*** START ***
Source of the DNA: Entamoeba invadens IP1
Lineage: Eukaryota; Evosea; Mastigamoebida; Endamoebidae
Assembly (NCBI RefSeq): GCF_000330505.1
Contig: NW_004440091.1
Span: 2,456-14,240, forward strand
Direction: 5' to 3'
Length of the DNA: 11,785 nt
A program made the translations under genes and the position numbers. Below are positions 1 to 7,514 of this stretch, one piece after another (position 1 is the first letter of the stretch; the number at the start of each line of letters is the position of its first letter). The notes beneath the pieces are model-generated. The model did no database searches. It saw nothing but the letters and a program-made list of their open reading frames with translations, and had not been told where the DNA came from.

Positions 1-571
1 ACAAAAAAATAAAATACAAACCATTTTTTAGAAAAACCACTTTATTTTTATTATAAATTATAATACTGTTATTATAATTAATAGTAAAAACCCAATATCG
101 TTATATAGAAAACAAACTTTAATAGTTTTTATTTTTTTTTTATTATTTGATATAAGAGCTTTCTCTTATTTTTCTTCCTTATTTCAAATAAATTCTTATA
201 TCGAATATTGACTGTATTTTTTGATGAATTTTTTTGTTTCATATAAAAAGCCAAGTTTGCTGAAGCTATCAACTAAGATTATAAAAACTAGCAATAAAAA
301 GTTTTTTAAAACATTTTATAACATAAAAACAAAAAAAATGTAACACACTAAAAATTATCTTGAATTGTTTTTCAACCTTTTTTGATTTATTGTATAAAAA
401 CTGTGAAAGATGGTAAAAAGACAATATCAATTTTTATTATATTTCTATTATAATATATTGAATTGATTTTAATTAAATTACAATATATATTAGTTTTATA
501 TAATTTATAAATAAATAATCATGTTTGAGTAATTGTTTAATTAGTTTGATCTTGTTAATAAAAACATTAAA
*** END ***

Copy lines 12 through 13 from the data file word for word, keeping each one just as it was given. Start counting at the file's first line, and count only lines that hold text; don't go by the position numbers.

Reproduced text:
201 TCGAATATTGACTGTATTTTTTGATGAATTTTTTTGTTTCATATAAAAAGCCAAGTTTGCTGAAGCTATCAACTAAGATTATAAAAACTAGCAATAAAAA
301 GTTTTTTAAAACATTTTATAACATAAAAACAAAAAAAATGTAACACACTAAAAATTATCTTGAATTGTTTTTCAACCTTTTTTGATTTATTGTATAAAAA